A better economy at the cost of its people is nothing to be proud of, but this is what can happen if workers keep quiet
‘Another tube strike is being held at …’ is a sentence we are hearing all too often on the news recently, this followed by a huge sigh as you realise you have to be at work that day and the busy commute on a strike day is something many wouldn’t wish on their worst enemy.
So as the RMT, Unite, and TSSA confirm two 24-hour strikes: from 18:00 on Thursday the 25th of August until 18:00 on the 27th of August, many questions arise about these tube strikes and the reasons behind them.
So why are the union members striking?
As I skimmed through Twitter, I realised that a large number of people were confused about this, and all too often the main argument against the strikes was in regards to the pay. Many suggested that £50,000 was more than what they get paid and that they’d be happy to swap jobs. Firstly however, being a tube driver and earning £50,000 only happens after you have worked at stations and thus the £50,000 package is something you work towards and earn eventually. The pay and work package tube workers currently have is also due to the unions’ involvement and action. Secondly, this strike is not about pay. This strike is about working hours, living standards, and is in response to TFL’s plans for a 24-hour tube service, which will disrupt work and life balance of underground staff.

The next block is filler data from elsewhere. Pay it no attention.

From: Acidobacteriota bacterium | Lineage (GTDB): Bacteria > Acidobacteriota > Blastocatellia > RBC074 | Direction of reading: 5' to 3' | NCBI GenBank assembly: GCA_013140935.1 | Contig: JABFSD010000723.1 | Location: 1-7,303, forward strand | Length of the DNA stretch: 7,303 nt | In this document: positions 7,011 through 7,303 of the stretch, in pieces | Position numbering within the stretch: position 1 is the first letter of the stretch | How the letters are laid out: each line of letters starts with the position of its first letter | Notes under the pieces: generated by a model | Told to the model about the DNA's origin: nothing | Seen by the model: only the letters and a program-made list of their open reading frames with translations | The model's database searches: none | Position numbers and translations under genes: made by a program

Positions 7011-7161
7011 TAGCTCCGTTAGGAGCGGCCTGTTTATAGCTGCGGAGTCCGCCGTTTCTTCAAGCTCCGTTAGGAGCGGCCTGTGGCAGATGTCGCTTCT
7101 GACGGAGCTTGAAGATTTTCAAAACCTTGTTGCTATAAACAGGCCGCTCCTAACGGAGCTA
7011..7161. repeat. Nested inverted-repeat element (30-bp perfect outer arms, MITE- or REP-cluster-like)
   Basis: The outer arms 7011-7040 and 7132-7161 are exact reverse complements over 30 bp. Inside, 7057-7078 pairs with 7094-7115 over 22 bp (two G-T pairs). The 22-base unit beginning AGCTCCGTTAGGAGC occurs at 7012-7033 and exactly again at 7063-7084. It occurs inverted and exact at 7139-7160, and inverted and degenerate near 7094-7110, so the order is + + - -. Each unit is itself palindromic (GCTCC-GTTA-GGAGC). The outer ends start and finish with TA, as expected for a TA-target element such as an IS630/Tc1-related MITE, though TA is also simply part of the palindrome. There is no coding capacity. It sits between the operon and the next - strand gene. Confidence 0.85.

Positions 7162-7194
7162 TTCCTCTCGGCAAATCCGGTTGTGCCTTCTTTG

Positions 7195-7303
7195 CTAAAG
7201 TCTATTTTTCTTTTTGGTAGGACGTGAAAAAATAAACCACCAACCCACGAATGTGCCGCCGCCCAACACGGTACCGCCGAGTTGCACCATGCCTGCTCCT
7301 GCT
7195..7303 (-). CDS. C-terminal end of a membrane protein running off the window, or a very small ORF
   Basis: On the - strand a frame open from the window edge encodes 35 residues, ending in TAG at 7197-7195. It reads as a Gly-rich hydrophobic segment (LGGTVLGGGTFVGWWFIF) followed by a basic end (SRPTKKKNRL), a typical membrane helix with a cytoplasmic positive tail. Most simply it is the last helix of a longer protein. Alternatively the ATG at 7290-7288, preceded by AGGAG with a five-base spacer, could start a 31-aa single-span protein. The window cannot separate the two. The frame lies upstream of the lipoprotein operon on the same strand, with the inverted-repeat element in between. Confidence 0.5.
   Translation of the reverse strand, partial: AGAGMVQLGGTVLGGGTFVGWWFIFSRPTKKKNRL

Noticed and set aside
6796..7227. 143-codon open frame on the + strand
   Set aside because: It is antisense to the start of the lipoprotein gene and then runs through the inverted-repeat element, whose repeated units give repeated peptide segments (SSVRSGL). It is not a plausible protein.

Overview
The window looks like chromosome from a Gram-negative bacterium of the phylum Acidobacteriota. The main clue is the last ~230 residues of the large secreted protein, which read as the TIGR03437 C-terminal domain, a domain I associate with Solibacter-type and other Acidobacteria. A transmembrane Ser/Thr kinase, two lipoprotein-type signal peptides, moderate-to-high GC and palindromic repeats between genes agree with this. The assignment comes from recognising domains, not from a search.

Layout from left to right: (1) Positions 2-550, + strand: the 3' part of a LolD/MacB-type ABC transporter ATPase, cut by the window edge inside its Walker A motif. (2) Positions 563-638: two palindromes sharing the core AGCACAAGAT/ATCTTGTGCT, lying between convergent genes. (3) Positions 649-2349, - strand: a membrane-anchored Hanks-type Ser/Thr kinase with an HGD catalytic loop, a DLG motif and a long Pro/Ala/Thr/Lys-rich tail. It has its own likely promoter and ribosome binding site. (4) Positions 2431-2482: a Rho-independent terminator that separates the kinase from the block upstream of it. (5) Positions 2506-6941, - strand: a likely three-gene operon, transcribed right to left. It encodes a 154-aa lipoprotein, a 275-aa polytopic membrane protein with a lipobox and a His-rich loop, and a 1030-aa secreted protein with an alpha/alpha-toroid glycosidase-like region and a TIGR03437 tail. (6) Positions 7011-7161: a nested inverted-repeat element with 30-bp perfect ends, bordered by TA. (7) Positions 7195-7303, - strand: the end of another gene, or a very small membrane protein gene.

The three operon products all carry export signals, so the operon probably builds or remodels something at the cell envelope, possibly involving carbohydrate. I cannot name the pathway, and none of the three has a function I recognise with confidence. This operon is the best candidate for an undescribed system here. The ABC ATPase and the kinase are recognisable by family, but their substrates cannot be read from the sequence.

Isn’t there another way?
There are other ways to show retaliation to TFL’s plans for tube staff, but they aren’t as effective. Strikes are often the last resort for unions and can come at a cost to not only you but also to those involved, but with management refusing to offer a suitable compromise, a strike is necessary. Yes it causes disruption to Londoners, and it is inconvenient which is exactly why the strike needs to happen. The fact that London cannot cope without our tube workers, shows why they need to have their voices heard and not be dismissed by management and London Mayor, Boris Johnson who has not yet spoken to union leaders regarding this strike.
According to the TFL Twitter page the night tube is predicted to ‘boost our economy by £360m’, this of course is very positive for Britain as a whole if implemented properly, with the rights and demands of tube staff taken into consideration. If not, tube workers will suffer and as a result the efficiency of our underground service will decrease, their being little motivation to work long hours for an employer who simply does not care.
The night tube as it stands may provide a bigger boost to the economy but at what cost? Living conditions cannot be compromised. What is the point of a growing economy if it exploits its working class and is unwilling to compromise?